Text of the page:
Global Growth and Commodity Prices

Submitted by Share Trading on 30 April, 2008 - 10:48

Australian markets analyst have provided an update on "Global Growth and Commodity Prices".

Global Growth and Commodity Prices

Resource stocks have continued to outperform the market this year throughout the uncertainty of recent events. This performance has been as a result of the ever increasing price for commodities. In today’s note, Macquarie Research Equities (MRE) investigates how a slowdown in global growth may affect commodity prices and if the current prices are sustainable.

The OECD growth numbers clearly show that there has been slowdown in economic growth with current figures highlighting negative growth of -0.9%. This is an improvement in the previous period of -1.4%. When including the emerging economies if Brazil, Russia, India, China, Indonesia and South Africa the growth figures are a more reassuring +1.8%. This reiterates the importance of these emerging economies to supplement demand while the more industrialised economies show poor growth figures.

Historically, there have been two distinct relationships between global growth and commodity prices. The first is the outcome on commodity prices when U.S growth slows without strong growth from an emerging market, the other is when there is an emerging market to achieve sustained demand for commodities. MRE highlight distinct periods where this relationship is obvious. These are the recessions in the U.S in 1981, 1990 and 2001 were commodity prices were negatively affected by the slowdown compared to the recessions in 1969 and 1974 where growth from Japan ensured that commodity prices were sustained and in fact increased.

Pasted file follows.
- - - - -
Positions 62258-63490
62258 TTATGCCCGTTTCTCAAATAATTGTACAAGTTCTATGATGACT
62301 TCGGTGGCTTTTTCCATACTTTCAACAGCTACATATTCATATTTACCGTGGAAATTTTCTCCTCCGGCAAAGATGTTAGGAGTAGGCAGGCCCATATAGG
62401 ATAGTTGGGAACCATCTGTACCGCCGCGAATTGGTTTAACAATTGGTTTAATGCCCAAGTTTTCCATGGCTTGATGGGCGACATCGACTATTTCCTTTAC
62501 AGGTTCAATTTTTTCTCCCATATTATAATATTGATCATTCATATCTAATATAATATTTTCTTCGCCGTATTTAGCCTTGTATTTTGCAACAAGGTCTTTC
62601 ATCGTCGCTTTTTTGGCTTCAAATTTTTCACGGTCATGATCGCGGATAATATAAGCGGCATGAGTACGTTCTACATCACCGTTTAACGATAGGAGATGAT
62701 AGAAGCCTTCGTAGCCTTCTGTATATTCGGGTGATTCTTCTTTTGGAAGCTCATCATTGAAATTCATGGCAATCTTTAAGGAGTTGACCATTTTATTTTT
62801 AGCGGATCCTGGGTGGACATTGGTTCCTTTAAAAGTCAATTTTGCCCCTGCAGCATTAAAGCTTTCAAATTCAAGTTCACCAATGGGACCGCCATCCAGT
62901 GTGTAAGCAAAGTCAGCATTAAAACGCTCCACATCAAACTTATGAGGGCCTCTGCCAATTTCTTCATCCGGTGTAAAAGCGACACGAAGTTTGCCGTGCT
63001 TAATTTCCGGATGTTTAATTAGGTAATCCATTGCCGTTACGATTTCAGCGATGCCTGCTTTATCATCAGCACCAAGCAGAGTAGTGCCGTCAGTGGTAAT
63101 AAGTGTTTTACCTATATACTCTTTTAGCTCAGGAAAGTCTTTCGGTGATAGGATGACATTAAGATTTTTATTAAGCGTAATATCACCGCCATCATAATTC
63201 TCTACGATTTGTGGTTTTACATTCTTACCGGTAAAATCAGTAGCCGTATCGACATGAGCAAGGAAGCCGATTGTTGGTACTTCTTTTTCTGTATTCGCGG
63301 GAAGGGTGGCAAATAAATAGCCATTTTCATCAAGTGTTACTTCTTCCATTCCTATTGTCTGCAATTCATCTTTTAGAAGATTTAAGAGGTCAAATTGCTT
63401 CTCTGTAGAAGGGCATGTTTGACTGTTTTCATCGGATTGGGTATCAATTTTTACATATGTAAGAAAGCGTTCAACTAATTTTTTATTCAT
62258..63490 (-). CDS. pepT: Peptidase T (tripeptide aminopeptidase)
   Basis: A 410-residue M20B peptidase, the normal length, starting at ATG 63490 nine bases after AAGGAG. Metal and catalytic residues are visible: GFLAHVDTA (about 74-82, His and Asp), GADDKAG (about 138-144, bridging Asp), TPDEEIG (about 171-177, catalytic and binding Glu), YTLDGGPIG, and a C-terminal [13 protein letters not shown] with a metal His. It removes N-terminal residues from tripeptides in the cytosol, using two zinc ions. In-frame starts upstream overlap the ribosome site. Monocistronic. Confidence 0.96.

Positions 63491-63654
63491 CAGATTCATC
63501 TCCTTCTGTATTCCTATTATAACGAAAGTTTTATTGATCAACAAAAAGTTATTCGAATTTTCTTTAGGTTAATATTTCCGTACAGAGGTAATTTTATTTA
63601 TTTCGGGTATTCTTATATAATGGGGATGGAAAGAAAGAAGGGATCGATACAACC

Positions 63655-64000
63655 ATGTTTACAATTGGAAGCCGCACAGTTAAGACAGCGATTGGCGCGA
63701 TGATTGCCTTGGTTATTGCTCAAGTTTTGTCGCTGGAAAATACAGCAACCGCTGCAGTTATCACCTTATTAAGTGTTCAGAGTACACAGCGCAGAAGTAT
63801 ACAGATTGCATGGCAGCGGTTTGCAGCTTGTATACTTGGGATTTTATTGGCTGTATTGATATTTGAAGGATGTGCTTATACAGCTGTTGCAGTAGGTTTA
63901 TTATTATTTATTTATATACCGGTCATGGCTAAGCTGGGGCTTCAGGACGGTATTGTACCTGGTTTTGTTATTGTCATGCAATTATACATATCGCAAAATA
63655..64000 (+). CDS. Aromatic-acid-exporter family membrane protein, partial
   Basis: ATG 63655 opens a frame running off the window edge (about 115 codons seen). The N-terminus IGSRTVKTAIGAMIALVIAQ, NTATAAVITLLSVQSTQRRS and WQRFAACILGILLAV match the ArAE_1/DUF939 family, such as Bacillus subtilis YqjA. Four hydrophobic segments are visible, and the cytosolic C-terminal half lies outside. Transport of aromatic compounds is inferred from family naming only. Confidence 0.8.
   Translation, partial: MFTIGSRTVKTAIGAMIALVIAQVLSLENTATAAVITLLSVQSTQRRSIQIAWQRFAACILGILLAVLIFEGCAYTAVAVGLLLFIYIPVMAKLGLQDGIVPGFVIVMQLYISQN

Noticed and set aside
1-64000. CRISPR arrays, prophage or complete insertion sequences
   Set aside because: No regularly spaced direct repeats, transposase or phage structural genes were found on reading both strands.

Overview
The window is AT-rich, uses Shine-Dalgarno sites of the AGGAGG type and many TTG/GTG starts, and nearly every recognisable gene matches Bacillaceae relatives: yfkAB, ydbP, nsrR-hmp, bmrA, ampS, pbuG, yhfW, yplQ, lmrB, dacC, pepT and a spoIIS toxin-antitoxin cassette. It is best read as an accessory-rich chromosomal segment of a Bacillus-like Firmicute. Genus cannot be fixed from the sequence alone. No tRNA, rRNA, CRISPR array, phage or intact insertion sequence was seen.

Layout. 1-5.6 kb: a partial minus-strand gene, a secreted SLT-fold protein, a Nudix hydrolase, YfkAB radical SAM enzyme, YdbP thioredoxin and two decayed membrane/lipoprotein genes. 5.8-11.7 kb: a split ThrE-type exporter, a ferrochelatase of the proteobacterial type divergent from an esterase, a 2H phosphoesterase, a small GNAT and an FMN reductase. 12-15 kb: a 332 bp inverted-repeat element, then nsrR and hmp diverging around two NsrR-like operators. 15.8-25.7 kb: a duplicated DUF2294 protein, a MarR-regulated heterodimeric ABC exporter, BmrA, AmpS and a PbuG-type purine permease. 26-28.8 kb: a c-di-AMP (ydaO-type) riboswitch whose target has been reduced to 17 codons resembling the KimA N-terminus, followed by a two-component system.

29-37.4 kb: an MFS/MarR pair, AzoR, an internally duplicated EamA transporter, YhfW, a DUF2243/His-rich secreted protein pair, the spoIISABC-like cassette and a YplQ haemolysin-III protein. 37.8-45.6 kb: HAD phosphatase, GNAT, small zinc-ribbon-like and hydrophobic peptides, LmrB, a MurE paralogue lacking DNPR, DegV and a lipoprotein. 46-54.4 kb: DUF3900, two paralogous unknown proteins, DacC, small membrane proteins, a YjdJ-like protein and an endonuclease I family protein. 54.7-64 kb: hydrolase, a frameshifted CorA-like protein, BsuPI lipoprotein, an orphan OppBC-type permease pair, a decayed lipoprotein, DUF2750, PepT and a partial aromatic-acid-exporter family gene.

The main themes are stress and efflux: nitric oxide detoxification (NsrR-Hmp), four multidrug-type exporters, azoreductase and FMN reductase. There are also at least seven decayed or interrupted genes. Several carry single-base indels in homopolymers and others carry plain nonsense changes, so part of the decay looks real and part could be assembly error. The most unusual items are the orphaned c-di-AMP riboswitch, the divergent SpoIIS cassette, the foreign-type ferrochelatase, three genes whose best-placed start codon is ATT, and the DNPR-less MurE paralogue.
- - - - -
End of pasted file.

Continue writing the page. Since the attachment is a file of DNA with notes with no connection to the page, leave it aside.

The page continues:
MRE believes that the current environment, with Chinas insatiable appetite from growth, is very similar to the historical events where Japans growth supplemented the turndown in the U.S. For this reason, MRE believe that current commodity prices are sustainable

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